In regard to school financing, Barnett said he has already introduced a bill-the only one proposed so far this session-that would phase in a $400 million increase over four years.

“It’s money we can afford,” he said. “It puts money to special-needs students-special education, bilingual and at-risk (students). But most of the money goes to the base rate per pupil. My proposal protects small schools-and you all should very interested in that in this county.”

He said another component of his plan would be to plot the state’s fiscal future four years ahead of the curve.

“We don’t do that very well in Topeka,” he said.

In regard to taxation, Barnett said he would move to eliminate the Kansas’s estate tax, increase the tax deduction for dependents to $500 and reduce the state’s income tax rate.

He said such moves would keep private and business capital in Kansas that is otherwise leaving because of better tax situations beyond the state’s borders.

Barnett also proposed a 10 percent tax credit for any capital investment a business makes in its enterprise. For example, if a business purchases a $2,000 computer system, it could subtract $200 from its state tax bill.

Barnett said he also would push for two amendments to the state constitution. The first one would decree that only the legislature can appropriate tax money for the state budget.

“The Supreme Court now controls school financing and ultimately controls our budget in the state of Kansas,” he said. “I think that’s wrong. I think the people you elect-the people you voted on and can hold accountable-ought to be controlling school funding and the budget.”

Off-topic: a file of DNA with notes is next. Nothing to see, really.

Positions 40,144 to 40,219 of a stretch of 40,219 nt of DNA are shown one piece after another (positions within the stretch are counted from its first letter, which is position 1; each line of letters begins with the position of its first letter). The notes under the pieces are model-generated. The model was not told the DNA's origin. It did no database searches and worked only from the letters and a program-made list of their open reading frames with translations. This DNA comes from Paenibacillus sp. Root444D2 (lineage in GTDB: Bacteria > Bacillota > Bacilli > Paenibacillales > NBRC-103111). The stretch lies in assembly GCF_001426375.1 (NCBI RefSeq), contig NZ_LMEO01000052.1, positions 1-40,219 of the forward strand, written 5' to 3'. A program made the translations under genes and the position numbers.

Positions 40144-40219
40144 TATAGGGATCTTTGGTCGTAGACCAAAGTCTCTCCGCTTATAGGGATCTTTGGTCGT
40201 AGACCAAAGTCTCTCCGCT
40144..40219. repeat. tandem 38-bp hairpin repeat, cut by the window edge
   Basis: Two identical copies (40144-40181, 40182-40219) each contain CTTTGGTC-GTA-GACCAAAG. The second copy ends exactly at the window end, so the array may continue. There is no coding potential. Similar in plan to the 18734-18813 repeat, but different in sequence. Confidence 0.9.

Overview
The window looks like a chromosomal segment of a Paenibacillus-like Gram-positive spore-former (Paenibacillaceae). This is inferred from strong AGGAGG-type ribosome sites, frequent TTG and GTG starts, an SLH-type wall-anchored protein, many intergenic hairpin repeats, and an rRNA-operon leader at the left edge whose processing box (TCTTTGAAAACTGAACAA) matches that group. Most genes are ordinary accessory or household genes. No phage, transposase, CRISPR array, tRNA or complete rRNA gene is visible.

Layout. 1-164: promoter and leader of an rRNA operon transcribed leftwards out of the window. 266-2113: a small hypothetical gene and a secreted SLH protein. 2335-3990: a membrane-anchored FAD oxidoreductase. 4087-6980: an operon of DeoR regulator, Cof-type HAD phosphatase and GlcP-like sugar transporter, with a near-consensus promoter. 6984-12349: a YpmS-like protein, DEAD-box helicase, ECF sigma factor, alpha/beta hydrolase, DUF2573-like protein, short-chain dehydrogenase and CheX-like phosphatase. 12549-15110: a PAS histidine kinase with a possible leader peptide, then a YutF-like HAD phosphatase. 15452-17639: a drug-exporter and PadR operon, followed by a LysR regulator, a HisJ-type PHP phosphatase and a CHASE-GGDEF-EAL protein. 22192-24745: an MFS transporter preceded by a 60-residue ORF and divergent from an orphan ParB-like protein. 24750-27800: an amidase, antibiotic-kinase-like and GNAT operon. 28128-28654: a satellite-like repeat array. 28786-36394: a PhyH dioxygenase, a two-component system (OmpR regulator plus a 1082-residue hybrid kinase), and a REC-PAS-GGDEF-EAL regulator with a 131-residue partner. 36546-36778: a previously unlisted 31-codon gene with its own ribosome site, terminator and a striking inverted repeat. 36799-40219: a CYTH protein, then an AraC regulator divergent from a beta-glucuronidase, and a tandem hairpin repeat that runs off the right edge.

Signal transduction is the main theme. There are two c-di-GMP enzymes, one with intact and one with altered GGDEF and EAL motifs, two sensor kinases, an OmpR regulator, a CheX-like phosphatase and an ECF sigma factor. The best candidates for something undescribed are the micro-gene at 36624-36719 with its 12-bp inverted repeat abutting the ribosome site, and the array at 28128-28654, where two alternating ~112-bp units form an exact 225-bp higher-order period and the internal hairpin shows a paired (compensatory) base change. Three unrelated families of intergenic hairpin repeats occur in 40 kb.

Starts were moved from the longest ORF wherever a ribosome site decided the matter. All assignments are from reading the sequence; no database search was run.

The second amendment would change how judges are chosen for the state’s highest court.

“I do not think the Kansas Supreme Court reflects the values of most Kansans,” said Barnett, citing its decision to end the death penalty as one example.

“Now, we have a nominating committee that’s supposed to be apolitical,” he said. “The nominating committee is made up of nine people. Five of the nine come from the Kansas Bar Association, including the chair.

“You have a system where the very people (lawyers) go in front of to argue cases in the Kansas Supreme Court, they picked and might even seek favors from them. It reeks of conflict of interest.”

Barnett said he favors a process patterned after the federal system: the governor would nominate a justice and the State Senate confirms or or denies the nomination.”

Q&A interaction

In the question-and-answer time following the two presentations, the discussion ranged from the Topeka’s new conceal-carry legislation regarding handguns, the policies of Mike Hayden as secretary of the Kansas Department of Wildlife & Parks, funding for people with developmental disabilities and school vouchers.

Hillsboro Mayor Delores Dalke asked for the two legislators’ assistance in getting Marion Reservoir listed by the Kansas Department of Health and Environment as a “critical water quality management area.”

The designation is necessary, she said, before a study can be done regarding the blue-green algae problem at the lake. Dalke said the study is critical to developing a strategy for combatting the algae problem, which affects the water source for three communities on the county as well as drawing tourism dollars to the area.